Month: July 2015
It seems every book on permaculture and every expert that uses the principals of permaculture, center around there being a heap of water available and the site has a slope to utilise. So what if you don’t have these two aspects, does permaculture work? Evidently not as well as it should and in some circles who think not at all.
So we are coining a new phrase and concept taking the best permaculture has to offer and fitting it into a dryland environment, calling it Xericulture. Xeros from the Greek meaning dry and the Latin cultura which is growing or cultivation. The concept of xeriscaping was developed years ago by Denver water in the USA and has seven basic tenets which we incorporate into the twelve tenets of permaculture as follows.
1. Observe and interact.
2. Catch and store.
3. Obtain a yield.
4. Apply self regulation, accept feedback.
5. Use/value renewable resources/services.
6. Produce no waste.
7. Design from patterns to detail.
8. Integrate not segregate.
9. Use small slow solutions.
10. Use/value diversity.
11. Use edges/value the marginal.
12. Creatively use and respond to change.
1. Analyse the site.
2. Classify the zones.
3. Select the appropriate plants.
4. Fill large areas with lawn.
5. Group water needy plants near structures.
6. Soften boundaries.
As you read the two, similarities standout but by and large the Xeriscaping side are biased to dry environments as you would expect. The only points that can meld are observe and interact with analyse the site, use edges value the marginal and soften boundaries. Scrap the lawn idea entirely. The others are added to each other to make a total of 17 tenets. No need to reinvent the wheel here but just accept that living in a dry environment poses more challenges and more attention to detail is needed.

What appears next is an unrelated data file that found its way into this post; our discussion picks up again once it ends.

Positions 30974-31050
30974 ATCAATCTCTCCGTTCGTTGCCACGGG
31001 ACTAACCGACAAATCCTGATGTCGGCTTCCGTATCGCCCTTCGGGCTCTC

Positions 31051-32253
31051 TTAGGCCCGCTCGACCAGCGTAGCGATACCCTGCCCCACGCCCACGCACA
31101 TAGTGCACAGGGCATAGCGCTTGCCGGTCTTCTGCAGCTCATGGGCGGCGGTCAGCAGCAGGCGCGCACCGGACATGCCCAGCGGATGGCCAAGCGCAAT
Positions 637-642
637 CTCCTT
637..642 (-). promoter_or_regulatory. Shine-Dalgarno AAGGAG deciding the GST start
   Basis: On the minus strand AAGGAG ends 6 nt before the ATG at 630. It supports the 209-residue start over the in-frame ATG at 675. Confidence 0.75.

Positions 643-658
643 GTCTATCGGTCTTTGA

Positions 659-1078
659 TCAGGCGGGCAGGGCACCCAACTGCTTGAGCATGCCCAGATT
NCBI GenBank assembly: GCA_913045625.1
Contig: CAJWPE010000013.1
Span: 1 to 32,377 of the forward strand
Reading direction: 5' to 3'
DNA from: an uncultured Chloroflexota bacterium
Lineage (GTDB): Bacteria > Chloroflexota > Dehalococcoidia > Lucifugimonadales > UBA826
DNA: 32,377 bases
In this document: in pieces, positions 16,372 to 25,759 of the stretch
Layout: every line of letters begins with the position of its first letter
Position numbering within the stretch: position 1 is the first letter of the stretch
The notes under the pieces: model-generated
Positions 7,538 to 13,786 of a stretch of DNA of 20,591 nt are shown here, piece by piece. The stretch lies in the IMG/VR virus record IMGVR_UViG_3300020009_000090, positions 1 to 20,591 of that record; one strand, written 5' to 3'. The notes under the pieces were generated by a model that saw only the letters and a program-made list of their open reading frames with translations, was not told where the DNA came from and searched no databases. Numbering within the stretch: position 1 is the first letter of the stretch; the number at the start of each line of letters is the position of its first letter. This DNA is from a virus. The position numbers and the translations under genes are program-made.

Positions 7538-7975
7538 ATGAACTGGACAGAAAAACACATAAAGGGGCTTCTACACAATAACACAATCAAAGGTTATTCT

Having said that I’m sure that over time some others will be redefined and incorporated as this concept is still new and under development. I applied these principals to my new spud bed this week…
Here we have an example of spuds on dead dry soil, barely got the fork in a half a tine deep! This particular spot has not been cultivated for over 50 years and was part of a dirt track. The idea is to throw the seed spuds on top and cover with mulch.
Keep the water up and chooks out (bailing twine wrapped around the frame). As the spuds emerge thru the mulch cover to the top leaving a tip showing. If the box gets filled I can add more boards to increase the mulch height.
I experimented with 6 seed spuds last year with very good results, as you can see…
The bed was surrounded by tree guards to keep the mulch in the bed so chooks couldn’t scratch it out. Middle pic shows the mulch being lifted and bagged with new spuds being removed as we go. They fell out of the mulch onto the raised bed and collected. The last pic shows the result. From 6 seed spuds weighing around 250 grams to a basket and pail weighing in total 9 kg! Granted there were some very small ones left in the bed as I didn’t want to disturb the rhubarb too much, Ah well, spuds as weeds is a good thing…
More later …
I have noticed more in my news feed about growing veggies from the rubbish or bokashi bin recently.
My Grandfather taught me this when I was about 5yo, I’m still doing it with all that comes through our kitchen waste…
In these three trays (recycled meat trays from the supermarket) pour 5mm water in and add carrot off cuts, beetroot, celery, pal choy etc etc and grow not for root re growth but seed! Harvest then plant out your own seed from multi coloured carrot, chard and the list goes on…
As you can see in the tray on the right, the most recent coloured carrots have been placed with the ones from the roast from last week behind them. Between four to eight inches, 10 to 20cm of growth, with no effort, time or expense needed.
I suppose old is new! Bring it on!!!
More pix for those who asked…
The last pic is colored carrots, why would you buy expensive seeds when you can do this? Ok it takes a few weeks of patience to see flower heads but worth it in the end.
The Warracknabeal Community Garden (WCG) asked me to help out getting their garden off the ground late last year and now I can show the progress with the first beds being prepared with the assistance of the Secondary College year nines.
There have been many meetings and lots of planning and finally the first raised beds are in. Over the next four Saturday mornings there will be working bees to fill them and plant.